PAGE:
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Sustainable Social and Individual Implications of Telework: A New Insight into the Romanian Labor Market

UNESCO Chair for Business Administration, Bucharest University of Economic Studies, 010731 Bucharest, Romania
Department of Tourism and Geography, Bucharest University of Economic Studies, 010404 Bucharest, Romania
Department of Marketing, Bucharest University of Economic Studies, 010404 Bucharest, Romania
Authors to whom correspondence should be addressed.
Sustainability 2019, 11(13), 3506;
Received: 31 May 2019 / Revised: 23 June 2019 / Accepted: 24 June 2019 / Published: 26 June 2019
(This article belongs to the Special Issue Sustainable Human Resource Management)


This research aims to evaluate the individual and social implications of telework, along with the foreseeable permanent result that could be generated. Consistent with this objective, a survey has been carried out on a sample of 1180 Romanian employees, on which a model has been developed, based on structural equation modelling. The model includes five latent variables, on the one hand targeting telework features and on the other hand, its possible effects on individuals and society. At an individual level, the study results emphasize that telework could contribute to a better work–life balance and could also help teleworkers to develop specific teleworking abilities. At a social level, telework could generate sustainable effects targeting the long-term management of the work force and providing solutions to potential problems at local community levels. The managerial implications of this study are directed toward the need to implement a series of sustainable human resource management strategies and efficient employee training and development programs. Moreover, organizations need to be more proactive in assuming corporate social responsibilities.

1. Introduction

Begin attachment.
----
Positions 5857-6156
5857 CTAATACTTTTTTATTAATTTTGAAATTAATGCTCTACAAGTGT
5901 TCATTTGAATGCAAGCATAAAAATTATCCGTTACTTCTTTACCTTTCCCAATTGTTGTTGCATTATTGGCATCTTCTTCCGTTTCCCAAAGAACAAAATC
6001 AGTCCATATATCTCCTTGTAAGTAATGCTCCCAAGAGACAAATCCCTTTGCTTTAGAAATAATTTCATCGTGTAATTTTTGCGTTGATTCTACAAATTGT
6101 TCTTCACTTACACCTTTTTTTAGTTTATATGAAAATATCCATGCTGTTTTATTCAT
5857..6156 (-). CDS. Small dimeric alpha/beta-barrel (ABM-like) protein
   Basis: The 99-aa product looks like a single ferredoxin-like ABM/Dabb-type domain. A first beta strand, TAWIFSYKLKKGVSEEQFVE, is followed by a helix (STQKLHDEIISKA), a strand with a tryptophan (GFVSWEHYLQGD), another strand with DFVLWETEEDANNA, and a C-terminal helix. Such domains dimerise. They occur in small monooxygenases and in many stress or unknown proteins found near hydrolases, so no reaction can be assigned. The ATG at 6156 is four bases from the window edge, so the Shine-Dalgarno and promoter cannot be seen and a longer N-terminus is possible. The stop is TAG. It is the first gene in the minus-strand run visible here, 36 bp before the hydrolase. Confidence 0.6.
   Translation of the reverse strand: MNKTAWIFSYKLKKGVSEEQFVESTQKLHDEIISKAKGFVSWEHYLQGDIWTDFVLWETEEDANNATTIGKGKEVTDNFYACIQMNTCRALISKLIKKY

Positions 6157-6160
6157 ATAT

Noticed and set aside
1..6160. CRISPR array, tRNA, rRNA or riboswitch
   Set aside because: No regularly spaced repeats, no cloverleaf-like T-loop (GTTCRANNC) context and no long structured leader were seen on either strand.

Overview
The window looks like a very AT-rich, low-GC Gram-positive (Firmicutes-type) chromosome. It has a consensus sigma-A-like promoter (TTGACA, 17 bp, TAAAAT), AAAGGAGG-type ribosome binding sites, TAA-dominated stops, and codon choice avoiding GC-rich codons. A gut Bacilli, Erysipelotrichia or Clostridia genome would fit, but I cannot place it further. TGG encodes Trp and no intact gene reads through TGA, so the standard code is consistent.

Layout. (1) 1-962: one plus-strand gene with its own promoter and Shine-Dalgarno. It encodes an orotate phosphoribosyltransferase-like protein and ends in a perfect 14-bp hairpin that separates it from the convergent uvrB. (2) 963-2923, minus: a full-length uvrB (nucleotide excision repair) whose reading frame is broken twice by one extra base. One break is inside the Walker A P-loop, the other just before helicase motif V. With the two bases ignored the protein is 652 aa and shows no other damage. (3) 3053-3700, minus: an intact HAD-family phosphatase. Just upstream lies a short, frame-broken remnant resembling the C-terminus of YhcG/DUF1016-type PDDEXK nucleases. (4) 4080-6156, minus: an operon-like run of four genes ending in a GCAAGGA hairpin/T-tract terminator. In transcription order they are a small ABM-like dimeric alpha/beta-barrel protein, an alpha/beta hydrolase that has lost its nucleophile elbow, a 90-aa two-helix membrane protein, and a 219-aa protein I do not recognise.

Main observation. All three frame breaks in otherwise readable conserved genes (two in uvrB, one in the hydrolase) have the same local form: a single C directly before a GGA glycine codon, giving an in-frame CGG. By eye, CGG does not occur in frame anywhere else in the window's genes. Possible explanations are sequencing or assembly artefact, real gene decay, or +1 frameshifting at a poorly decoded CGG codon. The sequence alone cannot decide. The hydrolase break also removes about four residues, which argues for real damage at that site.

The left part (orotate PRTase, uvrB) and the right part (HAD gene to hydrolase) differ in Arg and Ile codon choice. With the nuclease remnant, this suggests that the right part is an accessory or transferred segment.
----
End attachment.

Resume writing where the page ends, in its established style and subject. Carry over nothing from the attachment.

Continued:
While telework is a well-known and relatively established concept, in Romania it has been recognized only as of April 2018, when regulations have been issued specifically dedicated to telework. Whereas prior to these regulations, telework has been put into practice due to the real needs of companies and their employees, the pragmatic potential of telework has been ignored and the scarce academic research mostly focused on labor legal issues [1,2].
One could easily notice that the results of a large series of studies conducted over the past three decades are non-convergent, and sometimes even inconsistent, in terms of the effects of telework on employees [3,4,5,6,7,8]. Even though a significant number of studies show the benefits of telework for employees [9,10,11,12], there are also numerous studies that highlight the negative outcomes [13,14].
The research done in this field can be categorized into 3 main categories: (a) the effects of telework on employees and their behavior as teleworkers, (b) the enterprises’ attitude towards telework and the managerial challenges determined by telework, and (c) the social, organizational, and individual consequences of telework.
The present research aims to identify to what degree Romanian employees are familiar with the concept of telework, how they relate to the concept in terms of potential advantages and disadvantages, which are the objective conditions in which telework can be applied, and what is the willingness of the Romanian employees to accept such a work style. Additionally, this study attempts to diagnose the real situation regarding telework in Romanian companies. Moreover, the paramount objective of the present research is to verify whether the relationships existing in traditional work contexts are also preserved in telework contexts. Therefore, the link between work–life balance (WLB) and work satisfaction is revised, as well as the impact of autonomy on WLB. Additionally, connections between work autonomy and a series of abilities required to perform telework will be highlighted. The present study provides additional knowledge in the field via the conceptual model that targets the social implications of telework.

2. Literature Review and Hypotheses

Even though in Romania telework is in its initial development stages, in the advanced economies, the concept has been widely researched. However, researchers opinions have not always been convergent in terms of the effects telework has on employees, organizations, and societies overall.